Top civil servant to review funding of refurbishment of Boris Johnson’s Downing Street flat | Politics News

Top civil servant to review funding of refurbishment of Boris Johnson’s Downing Street flat | Politics News

The refurbishment of Boris Johnson’s Downing Street flat will be reviewed by the UK’s top civil servant as suggestions the Conservative Party made an initial payment for the extensive work come under scrutiny.

Cabinet Secretary Simon Case said the prime minister asked him to look into the matter, after former aide Dominic Cummings claimed Mr Johnson wanted donors to “secretly pay” for the work in a move he described as “unethical, foolish, possibly illegal”.

ITV on Monday reported that Conservative Campaign Headquarters paid the Cabinet Office to cover initial costs of the refurbishments.

Mr Johnson has now repaid the cost.

It is thought that Mr Johnson will have to declare the loan quickly, otherwise he will face accusations he has breached the ministerial code.

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Last week, the Daily Mail published details of an email from Tory peer Lord Brownlow which said he was making a £58,000 donation to the party “to cover the payments the party has already made on behalf of the soon-to-be-formed ‘Downing Street Trust'”.

The government is understood to be looking at whether work on any part of the Downing Street estate could be funded by a trust.

The latest revelations have led Labour to claim there are “crucial puzzle pieces missing” as there was no logical reason why “a trust was needed in the first place if the PM is paying”.

Rachel Reeves, shadow minister for the Cabinet Office, said: “This is yet another panicked attempt by the Conservatives to cover up the truth behind the original donors for the luxury refurbishment of the Downing Street flat.

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“Instead of deflecting and hiding from the truth the prime minister must come clean and publish the long delayed List of Ministers’ Interests, or the stench around who may have lent him up to £200,000 for the refurb – and what favours they may have sought in return – will only grow.”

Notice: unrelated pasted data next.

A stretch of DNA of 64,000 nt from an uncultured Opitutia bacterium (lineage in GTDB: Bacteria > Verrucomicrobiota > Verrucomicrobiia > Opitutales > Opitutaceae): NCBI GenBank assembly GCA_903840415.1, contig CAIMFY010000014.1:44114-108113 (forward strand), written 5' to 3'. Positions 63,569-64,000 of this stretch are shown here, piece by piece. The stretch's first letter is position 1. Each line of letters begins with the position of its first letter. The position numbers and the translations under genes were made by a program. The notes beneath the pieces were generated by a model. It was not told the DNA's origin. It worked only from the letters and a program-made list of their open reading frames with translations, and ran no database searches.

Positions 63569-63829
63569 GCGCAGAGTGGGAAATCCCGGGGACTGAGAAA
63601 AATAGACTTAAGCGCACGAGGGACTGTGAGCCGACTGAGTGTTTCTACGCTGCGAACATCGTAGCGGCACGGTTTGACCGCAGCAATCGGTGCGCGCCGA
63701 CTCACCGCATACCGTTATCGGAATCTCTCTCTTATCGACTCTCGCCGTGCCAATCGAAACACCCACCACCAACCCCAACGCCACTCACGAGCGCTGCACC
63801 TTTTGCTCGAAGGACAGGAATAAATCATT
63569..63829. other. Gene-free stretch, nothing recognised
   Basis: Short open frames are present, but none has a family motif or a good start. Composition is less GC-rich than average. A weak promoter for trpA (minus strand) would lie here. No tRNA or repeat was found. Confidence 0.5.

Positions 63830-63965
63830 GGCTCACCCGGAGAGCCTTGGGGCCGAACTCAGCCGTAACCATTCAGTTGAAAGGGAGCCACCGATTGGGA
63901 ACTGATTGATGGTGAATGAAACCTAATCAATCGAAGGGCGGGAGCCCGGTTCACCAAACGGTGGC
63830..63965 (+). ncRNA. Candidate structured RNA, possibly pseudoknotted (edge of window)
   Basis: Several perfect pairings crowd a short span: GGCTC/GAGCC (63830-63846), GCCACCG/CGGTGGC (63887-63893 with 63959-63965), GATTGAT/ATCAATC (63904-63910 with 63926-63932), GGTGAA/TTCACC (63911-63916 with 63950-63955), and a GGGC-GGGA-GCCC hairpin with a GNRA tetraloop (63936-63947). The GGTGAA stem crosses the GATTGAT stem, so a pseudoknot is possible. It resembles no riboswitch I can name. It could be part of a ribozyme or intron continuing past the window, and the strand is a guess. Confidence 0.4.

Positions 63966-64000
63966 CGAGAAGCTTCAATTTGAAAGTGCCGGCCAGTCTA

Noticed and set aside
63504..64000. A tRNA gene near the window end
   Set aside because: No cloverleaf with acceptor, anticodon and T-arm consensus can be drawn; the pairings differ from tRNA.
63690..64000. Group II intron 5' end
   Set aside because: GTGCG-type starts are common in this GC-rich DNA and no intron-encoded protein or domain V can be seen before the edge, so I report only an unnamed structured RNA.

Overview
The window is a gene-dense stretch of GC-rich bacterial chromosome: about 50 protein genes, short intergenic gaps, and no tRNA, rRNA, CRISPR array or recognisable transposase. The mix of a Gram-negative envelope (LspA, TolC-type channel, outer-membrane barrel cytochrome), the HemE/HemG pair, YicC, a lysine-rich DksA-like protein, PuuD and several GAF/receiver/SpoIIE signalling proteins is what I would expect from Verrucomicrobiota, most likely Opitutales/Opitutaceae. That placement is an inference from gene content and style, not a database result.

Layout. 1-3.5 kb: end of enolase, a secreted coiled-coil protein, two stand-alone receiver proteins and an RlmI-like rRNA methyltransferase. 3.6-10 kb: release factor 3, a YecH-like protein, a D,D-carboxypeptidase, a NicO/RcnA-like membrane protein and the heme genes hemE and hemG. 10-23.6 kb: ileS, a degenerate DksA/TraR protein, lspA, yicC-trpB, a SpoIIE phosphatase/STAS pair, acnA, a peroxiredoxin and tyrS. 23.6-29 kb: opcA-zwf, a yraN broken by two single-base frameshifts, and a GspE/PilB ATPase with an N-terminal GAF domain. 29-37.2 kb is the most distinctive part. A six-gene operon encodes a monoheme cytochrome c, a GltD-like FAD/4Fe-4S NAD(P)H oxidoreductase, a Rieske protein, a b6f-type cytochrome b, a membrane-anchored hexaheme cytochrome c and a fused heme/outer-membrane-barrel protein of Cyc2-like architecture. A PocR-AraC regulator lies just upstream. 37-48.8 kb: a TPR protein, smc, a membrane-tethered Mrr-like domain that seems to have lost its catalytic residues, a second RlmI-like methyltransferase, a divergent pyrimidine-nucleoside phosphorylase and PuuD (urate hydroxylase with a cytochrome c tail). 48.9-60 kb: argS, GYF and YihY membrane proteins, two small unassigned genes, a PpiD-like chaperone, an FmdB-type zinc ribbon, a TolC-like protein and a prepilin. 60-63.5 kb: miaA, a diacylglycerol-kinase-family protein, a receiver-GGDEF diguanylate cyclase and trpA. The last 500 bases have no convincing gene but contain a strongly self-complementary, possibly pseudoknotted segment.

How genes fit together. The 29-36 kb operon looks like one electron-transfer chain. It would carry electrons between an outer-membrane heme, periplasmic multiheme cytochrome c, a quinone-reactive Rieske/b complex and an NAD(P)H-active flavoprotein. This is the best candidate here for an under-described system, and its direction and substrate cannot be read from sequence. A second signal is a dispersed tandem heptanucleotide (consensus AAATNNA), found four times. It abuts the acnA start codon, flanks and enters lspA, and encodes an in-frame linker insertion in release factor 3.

A Number 10 spokesperson said: “The Downing Street complex is a working building, as well as containing two ministerial residences. As has been the case under successive administrations, refurbishments and maintenance are made periodically.

“More information on works on the Downing Street estate, including the residences, will be covered in the Cabinet Office’s 2021 annual report and audited accounts. Any costs of wider refurbishment in this year have been met by the prime minister personally.

“At all times, the government and ministers have acted in accordance with the appropriate codes of conduct. Cabinet Office officials have been engaged and informed throughout and official advice has been followed.

Prime Minister Boris Johnson and Carrie Symonds walk out of Number 10 Downing Street
Image:
Mr Johnson is said to have met the costs of refurbishment at his Downing Street flat himself

“All reportable donations are transparently declared and published – either by the Electoral Commission or the House of Commons registrar – in line with the requirements set out in electoral law, and gifts and benefits received in a ministerial capacity are declared in transparency returns.”

A Conservative Party spokesperson said: “All reportable donations to the Conservative Party are correctly declared to the Electoral Commission, published by them and comply fully with the law.

“Gifts and benefits received in a ministerial capacity are, and will continue to be, declared in government transparency returns.”

Mr Case said he did “not have all the facts and details at my disposal” on the refurbishment of the flat in No 11 when he was earlier questioned by MPs on the Commons Public Administration and Constitutional Affairs Committee.

But he said: “What I’m happy to tell you is that the prime minister has asked me to conduct a review because I’ve not been involved directly with this.”

The cabinet secretary said he expected the review to take “only a matter of weeks”.

He said prime ministers currently are budgeted £30,000 a year to renovate any accommodation they occupy in Downing Street, and if the cost goes above that, it must be met privately.

But Mr Case said: “The first thing I would say is that a charitable trust can’t cover private areas of Downing Street, so that’s clear that that can’t be done.”

While visiting Wrexham on Monday, Mr Johnson did not deny discussing whether donors could be used to fund the work.

“If there’s anything to be said about that, any declaration to be made, that will, of course, be made in due course,” he said.

Labour wants a full investigation by the Electoral Commission into how the flat’s renovation is being funded.

The commission first raised the issue with the Conservatives more than a month ago.

It confirmed at the weekend it was still looking into whether any of the money that has been paid for work on the flat should have been declared.



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